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Post-Pandemic Prevention: The Development of a COVID-19 Vaccine
by Jason Val G. Alegro, PharmD, BCPS, BCIDP; Clinical Pharmacy Specialist, Infectious Diseases, Mount Sinai Hospital & Assistant Professor of Clinical Sciences, Roosevelt University College of Pharmacy; Chelsea Manaligod, PharmD Candidate Roosevelt University College of Pharmacy; Kristen Martinez, PharmD Candidate Roosevelt University College of Pharmacy
During the first few months of the Coronavirus Disease 2019 (COVID-19) pandemic, the repurposing and development of therapeutic agents has been a major focus of pharmaceutical and clinical research. As the COVID-19 data are continuously evolving and published daily, a list of dynamic resources regarding therapeutic options and public health considerations are provided in Table 1.1-7 Beyond the need for a treatment for this disease, there is also a pressing need for a Severe Acute Respiratory Syndrome Coronavirus 2 (SARS-CoV-2) vaccine.8 With the availability of a SARS-CoV-2 vaccine, there is a greater likelihood of large gatherings and all sectors of the economy re-opening in Illinois.9
In addition to COVID-19 treatments, data are also continuously published surrounding SARS-CoV-2 vaccine candidates. Many vaccine developers are taking the “science by press release” tactic of presenting preliminary, unpublished findings to generate public and economic optimism. This may make it difficult for clinicians to parse through substantive clinical evidence.10 This is compounded with the surge of pre-print publications that obscure the understanding of the current vaccine landscape. This article will review the foundational steps and innovations in SARS-CoV-2 vaccine development, as well as review available data from two vaccine candidates currently in clinical trials.
The Molecular and Immunologic Basis for a SARS-CoV-2 Vaccine
To understand the processes of creating a SARS-CoV-2 vaccine, the virology, immunopathology, and methods for enhancing the immunologic response to this virus must be considered. SARS-CoV-2 enters human cells using angiotensin-converting enzyme (ACE-2) receptors expressed in nasal mucosa, bronchi, and alveolar epithelium, as well as in extrapulmonary tissues such as the kidney, stomach, bladder, and ileum.11 Specifically, the spike (S) glycoprotein found on the outer surface of the virus (Figure 1) exhibits high affinity for human ACE-2 receptors and is responsible for binding, thus allowing virus entry and replication.12,13 The S glycoprotein provides novel major antigenic determinants specific to SARS-CoV-2 and is immunodominant, leading to the production of primarily neutralizing antibodies.14,15,16 These neutralizing antibodies against the receptor binding domain (RBD) of the S protein have been found to be virus-specific inhibitors and are of major interest in vaccine development.17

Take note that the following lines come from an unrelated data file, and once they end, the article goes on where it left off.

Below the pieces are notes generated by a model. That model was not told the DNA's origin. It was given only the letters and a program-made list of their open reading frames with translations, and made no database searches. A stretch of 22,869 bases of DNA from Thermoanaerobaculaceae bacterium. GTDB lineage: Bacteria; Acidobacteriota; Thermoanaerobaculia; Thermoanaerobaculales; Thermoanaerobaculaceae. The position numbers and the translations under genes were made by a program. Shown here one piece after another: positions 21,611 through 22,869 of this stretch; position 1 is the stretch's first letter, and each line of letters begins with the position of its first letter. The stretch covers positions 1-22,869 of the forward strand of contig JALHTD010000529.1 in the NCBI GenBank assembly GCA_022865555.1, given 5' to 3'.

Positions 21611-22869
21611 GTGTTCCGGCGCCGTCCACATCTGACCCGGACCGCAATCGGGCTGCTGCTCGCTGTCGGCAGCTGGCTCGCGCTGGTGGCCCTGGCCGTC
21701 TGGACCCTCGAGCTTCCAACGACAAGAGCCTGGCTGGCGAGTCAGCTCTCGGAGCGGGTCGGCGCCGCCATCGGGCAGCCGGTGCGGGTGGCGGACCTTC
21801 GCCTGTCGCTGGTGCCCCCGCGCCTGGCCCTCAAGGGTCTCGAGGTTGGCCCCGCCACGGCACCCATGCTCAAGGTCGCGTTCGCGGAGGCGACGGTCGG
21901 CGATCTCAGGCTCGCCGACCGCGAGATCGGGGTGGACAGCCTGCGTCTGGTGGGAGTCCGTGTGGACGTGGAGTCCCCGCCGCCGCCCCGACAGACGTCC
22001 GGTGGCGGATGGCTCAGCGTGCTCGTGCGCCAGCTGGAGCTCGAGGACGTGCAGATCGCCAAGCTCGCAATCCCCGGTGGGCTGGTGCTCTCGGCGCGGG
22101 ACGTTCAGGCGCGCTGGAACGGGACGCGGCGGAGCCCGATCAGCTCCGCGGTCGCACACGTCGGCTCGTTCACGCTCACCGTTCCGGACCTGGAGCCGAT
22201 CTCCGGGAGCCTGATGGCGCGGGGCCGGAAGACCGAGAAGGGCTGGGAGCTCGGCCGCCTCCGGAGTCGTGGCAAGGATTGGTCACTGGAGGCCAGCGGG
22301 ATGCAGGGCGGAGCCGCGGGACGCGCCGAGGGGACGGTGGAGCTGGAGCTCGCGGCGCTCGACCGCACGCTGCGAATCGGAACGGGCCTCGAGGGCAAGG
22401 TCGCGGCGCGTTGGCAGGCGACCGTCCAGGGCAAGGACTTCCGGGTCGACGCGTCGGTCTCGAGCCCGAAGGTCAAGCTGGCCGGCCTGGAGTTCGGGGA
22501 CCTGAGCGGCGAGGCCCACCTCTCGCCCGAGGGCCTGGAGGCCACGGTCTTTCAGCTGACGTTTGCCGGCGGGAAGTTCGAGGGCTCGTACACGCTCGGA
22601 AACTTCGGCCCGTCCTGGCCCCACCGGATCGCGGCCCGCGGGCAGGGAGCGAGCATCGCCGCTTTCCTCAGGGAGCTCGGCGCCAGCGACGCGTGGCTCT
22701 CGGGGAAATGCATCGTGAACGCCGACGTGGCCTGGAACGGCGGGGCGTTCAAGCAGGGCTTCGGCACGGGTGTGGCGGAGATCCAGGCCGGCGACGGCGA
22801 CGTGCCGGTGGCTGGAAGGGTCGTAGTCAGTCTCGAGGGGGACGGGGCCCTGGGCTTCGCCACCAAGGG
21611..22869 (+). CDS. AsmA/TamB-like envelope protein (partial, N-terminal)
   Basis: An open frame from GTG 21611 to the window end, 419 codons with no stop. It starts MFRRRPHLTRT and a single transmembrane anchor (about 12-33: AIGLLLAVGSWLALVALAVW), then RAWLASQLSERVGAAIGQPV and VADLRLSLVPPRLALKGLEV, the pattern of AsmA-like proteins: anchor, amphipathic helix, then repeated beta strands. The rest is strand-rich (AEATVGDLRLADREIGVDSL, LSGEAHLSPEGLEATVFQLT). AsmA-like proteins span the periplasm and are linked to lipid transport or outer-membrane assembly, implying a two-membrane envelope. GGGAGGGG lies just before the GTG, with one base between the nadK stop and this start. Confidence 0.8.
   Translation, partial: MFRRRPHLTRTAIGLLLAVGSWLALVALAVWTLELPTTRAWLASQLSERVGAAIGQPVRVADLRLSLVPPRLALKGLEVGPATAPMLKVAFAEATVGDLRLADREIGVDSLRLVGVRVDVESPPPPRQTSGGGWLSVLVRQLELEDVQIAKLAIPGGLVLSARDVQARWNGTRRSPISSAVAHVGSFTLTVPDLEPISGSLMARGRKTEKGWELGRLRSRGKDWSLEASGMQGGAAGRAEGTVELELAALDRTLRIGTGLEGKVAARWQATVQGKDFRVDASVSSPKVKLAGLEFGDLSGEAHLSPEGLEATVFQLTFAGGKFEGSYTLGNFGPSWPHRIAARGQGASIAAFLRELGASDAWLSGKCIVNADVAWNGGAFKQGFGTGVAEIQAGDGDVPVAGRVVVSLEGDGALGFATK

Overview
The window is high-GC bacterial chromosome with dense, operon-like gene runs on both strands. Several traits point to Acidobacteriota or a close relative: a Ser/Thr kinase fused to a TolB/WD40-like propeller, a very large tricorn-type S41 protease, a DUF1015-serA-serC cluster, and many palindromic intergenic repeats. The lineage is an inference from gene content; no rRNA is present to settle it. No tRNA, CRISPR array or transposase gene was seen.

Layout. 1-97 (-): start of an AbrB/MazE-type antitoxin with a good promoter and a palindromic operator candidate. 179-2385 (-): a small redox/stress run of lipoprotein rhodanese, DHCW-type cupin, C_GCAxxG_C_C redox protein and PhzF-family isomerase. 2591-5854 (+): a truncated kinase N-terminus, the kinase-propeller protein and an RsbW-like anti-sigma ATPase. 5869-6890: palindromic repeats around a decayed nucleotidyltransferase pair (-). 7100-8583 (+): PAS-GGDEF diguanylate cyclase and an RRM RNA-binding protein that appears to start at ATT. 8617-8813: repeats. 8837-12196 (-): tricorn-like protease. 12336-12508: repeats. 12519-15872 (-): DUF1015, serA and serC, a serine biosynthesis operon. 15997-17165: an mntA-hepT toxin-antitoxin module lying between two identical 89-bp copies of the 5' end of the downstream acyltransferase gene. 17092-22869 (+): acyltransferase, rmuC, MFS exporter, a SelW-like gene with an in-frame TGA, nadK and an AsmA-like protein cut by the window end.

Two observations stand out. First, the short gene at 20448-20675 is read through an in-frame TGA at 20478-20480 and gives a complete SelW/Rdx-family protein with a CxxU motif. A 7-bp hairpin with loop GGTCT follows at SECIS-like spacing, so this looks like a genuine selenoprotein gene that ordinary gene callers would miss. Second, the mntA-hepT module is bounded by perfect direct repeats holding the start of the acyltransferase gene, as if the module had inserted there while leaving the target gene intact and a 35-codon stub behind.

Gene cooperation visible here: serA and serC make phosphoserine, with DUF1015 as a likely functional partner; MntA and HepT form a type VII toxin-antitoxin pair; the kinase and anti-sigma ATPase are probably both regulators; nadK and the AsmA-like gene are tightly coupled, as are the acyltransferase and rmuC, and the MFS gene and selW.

Enhancing immunologic response to SARS-CoV-2 can be achieved through various design pathways, including virus-based vaccines, viral vector vaccines, nucleic-acid vaccines, and protein-based vaccines.18 As of June 9, 2020, there are a total of 10 vaccine candidates undergoing Phase I or Phase II clinical trials. Four of these are inactivated virus vaccines, one is a recombinant protein subunit vaccine, three are nucleic acid vaccines (two RNA and one DNA), and two are non-replicating viral vector vaccines, both using adenovirus as a vector (Table 2).19 The two that will be discussed in detail will be CanSino’s non-replicating adenovirus type 5 (Ad5) vector vaccine and Moderna’s lipid nanoparticle (LNP) encapsulated mRNA vaccine.
CanSino and Moderna’s COVID-19 Vaccine Candidates
CanSino Biologics, based in China, is currently in Phase II trials with their non-replicating Ad5 vectored SARS-CoV-2 vaccine.20 Adenovirus serves as an attractive vaccine vector for several reasons, including its ability to infect both dividing and non-dividing cells, physical and genetic stability, and potential for eliciting strong immune responses. It also has a preference for targeting epithelial cells, which can lead to stimulation of both mucosal and systemic immunity. Some disadvantages include poor immunogenicity in those with prior immunity to adenovirus, and the need for high vaccine doses to elicit an immune response.18,21-23